In many ways, John L. Hunsucker wrote the New Testament on lifeguarding back in the early 1970s when he developed a new specialized category for the American Red Cross.
Lifeguard. The very concept seems so simple and obvious now. Before then, the closest thing to a lifeguard was someone ARC-certified in lifesaving and water safety. Hunsucker changed all that.
“In lifeguarding, you are specifically responsible for other people’s lives on a daily basis,” says Hunsucker, president of the National Aquatic Safety Co. in Dickinson, Texas.
As the industry matured, Hunsucker realized lifeguards needed a certifying organization to meet the training and safety needs of the new market. With that in mind, he founded NASCO in 1974, with the mission to reduce drowning. For more than 30 years, the company has provided lifeguard certification, risk management, and other services.
Armed with a Ph.D. in mathematics and a P.E. in industrial engineering, Hunsucker applied tools from his higher learning to the aquatics fields in innovative ways.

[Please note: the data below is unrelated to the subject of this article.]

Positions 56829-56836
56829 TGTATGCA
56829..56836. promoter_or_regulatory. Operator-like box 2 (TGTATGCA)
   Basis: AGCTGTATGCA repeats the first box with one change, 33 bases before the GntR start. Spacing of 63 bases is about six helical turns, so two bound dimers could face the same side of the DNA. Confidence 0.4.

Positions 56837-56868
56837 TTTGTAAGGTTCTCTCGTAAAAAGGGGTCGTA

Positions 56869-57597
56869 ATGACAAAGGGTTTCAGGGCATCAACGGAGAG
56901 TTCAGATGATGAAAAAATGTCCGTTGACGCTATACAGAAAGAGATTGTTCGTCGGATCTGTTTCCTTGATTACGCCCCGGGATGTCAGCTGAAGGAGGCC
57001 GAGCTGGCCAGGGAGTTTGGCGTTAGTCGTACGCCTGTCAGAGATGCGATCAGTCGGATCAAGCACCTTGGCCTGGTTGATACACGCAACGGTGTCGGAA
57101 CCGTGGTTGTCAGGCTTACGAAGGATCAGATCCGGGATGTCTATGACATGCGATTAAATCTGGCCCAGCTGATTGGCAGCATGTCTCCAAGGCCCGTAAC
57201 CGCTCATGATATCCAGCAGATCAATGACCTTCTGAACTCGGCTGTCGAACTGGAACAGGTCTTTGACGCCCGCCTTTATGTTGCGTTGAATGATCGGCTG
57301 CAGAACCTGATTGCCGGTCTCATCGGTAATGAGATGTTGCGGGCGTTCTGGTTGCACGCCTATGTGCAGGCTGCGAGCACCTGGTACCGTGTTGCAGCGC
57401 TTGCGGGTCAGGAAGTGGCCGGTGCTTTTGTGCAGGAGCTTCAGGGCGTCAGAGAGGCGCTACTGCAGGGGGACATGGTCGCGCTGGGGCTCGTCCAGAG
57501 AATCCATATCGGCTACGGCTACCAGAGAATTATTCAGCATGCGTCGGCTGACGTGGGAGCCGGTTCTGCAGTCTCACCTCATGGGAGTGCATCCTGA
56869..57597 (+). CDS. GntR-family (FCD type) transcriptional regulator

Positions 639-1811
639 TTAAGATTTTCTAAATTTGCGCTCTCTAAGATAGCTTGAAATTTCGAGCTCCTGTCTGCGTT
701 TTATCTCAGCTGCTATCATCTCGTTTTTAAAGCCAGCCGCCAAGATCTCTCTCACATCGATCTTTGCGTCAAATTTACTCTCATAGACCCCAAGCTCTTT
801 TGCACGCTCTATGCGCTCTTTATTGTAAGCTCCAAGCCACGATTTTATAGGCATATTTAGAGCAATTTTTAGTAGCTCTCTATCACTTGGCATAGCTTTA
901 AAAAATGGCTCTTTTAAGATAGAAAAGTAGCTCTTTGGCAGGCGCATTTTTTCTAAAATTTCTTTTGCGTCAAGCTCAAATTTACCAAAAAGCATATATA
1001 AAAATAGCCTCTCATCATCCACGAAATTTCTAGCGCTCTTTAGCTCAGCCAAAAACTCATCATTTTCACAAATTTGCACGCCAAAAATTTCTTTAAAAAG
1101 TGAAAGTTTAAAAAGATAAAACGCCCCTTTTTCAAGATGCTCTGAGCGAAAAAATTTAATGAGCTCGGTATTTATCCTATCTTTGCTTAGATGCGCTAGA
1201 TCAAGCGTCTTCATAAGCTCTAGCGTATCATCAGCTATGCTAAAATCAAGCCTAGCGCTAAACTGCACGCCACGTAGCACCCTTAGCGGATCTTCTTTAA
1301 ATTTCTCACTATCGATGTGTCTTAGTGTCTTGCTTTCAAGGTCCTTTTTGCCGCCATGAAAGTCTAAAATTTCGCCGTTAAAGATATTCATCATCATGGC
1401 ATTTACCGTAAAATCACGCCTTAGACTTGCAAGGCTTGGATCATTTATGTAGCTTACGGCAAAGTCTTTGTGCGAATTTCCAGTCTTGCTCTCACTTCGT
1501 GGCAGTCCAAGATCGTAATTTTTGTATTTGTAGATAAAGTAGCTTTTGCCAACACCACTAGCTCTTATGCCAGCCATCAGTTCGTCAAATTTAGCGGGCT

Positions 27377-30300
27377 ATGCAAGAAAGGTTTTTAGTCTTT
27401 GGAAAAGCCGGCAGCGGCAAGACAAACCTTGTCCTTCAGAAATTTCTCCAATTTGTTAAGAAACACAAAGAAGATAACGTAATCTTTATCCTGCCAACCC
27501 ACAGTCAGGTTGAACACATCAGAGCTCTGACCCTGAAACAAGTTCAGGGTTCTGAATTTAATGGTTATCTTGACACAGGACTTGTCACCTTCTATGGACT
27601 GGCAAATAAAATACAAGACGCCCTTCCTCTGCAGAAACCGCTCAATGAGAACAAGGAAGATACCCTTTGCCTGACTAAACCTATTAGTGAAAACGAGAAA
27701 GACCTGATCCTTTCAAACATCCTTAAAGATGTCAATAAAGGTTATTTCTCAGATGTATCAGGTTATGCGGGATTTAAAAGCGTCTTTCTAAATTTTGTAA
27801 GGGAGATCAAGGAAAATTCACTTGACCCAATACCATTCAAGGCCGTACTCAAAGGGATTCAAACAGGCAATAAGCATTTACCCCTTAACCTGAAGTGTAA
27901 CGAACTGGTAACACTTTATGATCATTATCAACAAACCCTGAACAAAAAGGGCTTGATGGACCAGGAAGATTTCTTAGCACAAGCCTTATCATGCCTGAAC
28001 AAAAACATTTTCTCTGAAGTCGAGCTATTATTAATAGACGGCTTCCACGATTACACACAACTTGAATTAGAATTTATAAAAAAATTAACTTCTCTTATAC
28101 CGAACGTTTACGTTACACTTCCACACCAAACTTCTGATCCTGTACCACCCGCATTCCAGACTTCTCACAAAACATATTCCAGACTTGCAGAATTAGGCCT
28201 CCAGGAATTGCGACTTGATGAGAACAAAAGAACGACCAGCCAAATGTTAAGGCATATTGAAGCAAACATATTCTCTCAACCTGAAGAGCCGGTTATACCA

For example, he developed new scanning procedures based on research and scientific theory. Because of Hunsucker’s background, many consider NASCO’s lifeguarding systems to be some of the most technically sound protocols in the industry. After all, they were developed by the same guy who also worked on NASA’s risk management system during the 1980s.
With a small staff of six, the company still works with as many as 80 waterparks and 50 community pool facilities per season. Hunsucker counts most of the major waterparks among his clientele.
To date, he’s managed to log more than 25,000 volunteer hours with various aquatics groups, including ARC, the Boy Scouts of America and the YMCA. He’s worked on numerous industry boards and chaired the lifeguarding committee for Council for National Cooperation of Aquatics. That leadership has earned him just about every lifeguarding and safety award at some point and induction into the World Waterpark Association’s Hall of Fame.
Today, his focus is spreading the word about NASCO’s mission in an industry that’s growing and ever-changing. “Educating people about what’s required in lifeguarding and making sure they understand there are costs associated with it is a real challenge,” he says. “But we need to meet that challenge.”— Joshua Keim